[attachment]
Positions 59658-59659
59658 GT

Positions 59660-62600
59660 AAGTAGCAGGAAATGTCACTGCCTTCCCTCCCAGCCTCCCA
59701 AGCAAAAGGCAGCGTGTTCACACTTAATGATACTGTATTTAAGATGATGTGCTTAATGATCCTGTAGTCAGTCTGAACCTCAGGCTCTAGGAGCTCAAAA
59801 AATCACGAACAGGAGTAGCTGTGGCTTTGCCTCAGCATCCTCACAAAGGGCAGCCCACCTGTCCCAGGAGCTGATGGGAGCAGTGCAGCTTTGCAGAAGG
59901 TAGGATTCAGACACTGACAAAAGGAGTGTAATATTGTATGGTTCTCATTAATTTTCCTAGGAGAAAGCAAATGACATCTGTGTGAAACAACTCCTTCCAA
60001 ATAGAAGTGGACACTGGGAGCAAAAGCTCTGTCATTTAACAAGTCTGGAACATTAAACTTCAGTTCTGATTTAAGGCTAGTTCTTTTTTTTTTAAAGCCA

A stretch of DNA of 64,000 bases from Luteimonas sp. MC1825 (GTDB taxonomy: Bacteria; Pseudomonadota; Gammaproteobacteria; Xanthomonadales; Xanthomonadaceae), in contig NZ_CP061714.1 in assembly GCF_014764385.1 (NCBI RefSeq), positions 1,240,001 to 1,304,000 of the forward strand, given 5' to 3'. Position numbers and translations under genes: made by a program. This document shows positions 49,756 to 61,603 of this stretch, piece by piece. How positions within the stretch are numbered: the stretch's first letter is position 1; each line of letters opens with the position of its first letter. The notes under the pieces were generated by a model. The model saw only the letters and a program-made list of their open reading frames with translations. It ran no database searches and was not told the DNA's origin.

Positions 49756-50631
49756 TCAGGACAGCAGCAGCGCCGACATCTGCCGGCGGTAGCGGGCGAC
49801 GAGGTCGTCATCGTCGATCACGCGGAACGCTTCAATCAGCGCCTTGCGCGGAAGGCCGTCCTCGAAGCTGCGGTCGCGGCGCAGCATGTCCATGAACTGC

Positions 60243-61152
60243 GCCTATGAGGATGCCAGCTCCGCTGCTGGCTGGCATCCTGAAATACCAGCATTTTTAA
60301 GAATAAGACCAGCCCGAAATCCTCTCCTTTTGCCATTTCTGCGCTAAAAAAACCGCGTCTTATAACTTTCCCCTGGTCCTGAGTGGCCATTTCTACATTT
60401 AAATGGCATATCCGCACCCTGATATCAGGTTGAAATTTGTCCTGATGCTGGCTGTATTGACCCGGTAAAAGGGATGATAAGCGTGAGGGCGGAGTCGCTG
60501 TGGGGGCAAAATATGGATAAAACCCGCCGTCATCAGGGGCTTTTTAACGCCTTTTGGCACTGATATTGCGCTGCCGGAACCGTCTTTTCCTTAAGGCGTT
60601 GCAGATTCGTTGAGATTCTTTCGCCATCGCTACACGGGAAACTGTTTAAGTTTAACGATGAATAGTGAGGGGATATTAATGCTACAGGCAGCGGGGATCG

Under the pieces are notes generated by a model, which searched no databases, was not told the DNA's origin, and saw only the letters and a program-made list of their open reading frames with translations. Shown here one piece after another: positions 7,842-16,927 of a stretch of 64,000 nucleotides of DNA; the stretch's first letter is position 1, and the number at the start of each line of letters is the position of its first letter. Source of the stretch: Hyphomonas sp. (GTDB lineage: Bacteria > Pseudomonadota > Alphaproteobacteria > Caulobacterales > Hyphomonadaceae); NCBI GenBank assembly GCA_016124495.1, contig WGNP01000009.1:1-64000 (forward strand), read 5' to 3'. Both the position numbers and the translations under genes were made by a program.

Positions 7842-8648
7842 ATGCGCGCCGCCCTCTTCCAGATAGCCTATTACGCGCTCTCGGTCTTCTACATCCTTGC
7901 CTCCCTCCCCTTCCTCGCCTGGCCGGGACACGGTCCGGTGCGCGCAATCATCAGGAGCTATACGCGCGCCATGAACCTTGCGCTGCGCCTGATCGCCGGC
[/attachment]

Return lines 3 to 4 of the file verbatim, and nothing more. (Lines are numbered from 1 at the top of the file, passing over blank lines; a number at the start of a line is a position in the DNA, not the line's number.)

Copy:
Positions 59660-62600
59660 AAGTAGCAGGAAATGTCACTGCCTTCCCTCCCAGCCTCCCA